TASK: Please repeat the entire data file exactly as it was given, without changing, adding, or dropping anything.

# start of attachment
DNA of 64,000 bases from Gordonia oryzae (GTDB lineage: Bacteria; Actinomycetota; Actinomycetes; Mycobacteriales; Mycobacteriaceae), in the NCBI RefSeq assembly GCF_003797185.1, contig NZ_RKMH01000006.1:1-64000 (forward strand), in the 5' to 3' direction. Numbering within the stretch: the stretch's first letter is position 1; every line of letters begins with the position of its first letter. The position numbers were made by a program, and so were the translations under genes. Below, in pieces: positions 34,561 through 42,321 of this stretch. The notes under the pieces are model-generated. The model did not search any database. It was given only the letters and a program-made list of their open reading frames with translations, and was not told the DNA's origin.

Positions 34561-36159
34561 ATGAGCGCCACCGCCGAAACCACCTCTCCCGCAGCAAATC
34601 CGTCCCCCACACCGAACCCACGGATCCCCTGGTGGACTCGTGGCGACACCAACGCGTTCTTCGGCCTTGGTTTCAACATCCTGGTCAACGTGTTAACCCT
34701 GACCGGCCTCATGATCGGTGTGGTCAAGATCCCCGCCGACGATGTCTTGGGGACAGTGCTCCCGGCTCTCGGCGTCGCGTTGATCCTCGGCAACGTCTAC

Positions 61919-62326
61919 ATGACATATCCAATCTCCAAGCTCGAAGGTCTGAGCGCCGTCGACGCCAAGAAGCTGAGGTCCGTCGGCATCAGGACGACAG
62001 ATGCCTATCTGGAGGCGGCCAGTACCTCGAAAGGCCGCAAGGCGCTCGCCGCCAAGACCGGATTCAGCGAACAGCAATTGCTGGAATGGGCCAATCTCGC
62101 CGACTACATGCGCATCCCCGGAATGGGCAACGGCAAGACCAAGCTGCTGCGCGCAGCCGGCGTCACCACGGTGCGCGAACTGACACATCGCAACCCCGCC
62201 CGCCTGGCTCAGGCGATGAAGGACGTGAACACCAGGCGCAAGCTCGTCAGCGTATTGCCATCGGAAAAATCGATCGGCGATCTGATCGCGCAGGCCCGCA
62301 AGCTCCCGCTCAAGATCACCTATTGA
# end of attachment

DNA of 64,000 bases from Gordonia oryzae (GTDB lineage: Bacteria; Actinomycetota; Actinomycetes; Mycobacteriales; Mycobacteriaceae), in the NCBI RefSeq assembly GCF_003797185.1, contig NZ_RKMH01000006.1:1-64000 (forward strand), in the 5' to 3' direction. Numbering within the stretch: the stretch's first letter is position 1; every line of letters begins with the position of its first letter. The position numbers were made by a program, and so were the translations under genes. Below, in pieces: positions 34,561 through 42,321 of this stretch. The notes under the pieces are model-generated. The model did not search any database. It was given only the letters and a program-made list of their open reading frames with translations, and was not told the DNA's origin.

Positions 34561-36159
34561 ATGAGCGCCACCGCCGAAACCACCTCTCCCGCAGCAAATC
34601 CGTCCCCCACACCGAACCCACGGATCCCCTGGTGGACTCGTGGCGACACCAACGCGTTCTTCGGCCTTGGTTTCAACATCCTGGTCAACGTGTTAACCCT
34701 GACCGGCCTCATGATCGGTGTGGTCAAGATCCCCGCCGACGATGTCTTGGGGACAGTGCTCCCGGCTCTCGGCGTCGCGTTGATCCTCGGCAACGTCTAC

Positions 61919-62326
61919 ATGACATATCCAATCTCCAAGCTCGAAGGTCTGAGCGCCGTCGACGCCAAGAAGCTGAGGTCCGTCGGCATCAGGACGACAG
62001 ATGCCTATCTGGAGGCGGCCAGTACCTCGAAAGGCCGCAAGGCGCTCGCCGCCAAGACCGGATTCAGCGAACAGCAATTGCTGGAATGGGCCAATCTCGC
62101 CGACTACATGCGCATCCCCGGAATGGGCAACGGCAAGACCAAGCTGCTGCGCGCAGCCGGCGTCACCACGGTGCGCGAACTGACACATCGCAACCCCGCC
62201 CGCCTGGCTCAGGCGATGAAGGACGTGAACACCAGGCGCAAGCTCGTCAGCGTATTGCCATCGGAAAAATCGATCGGCGATCTGATCGCGCAGGCCCGCA
62301 AGCTCCCGCTCAAGATCACCTATTGA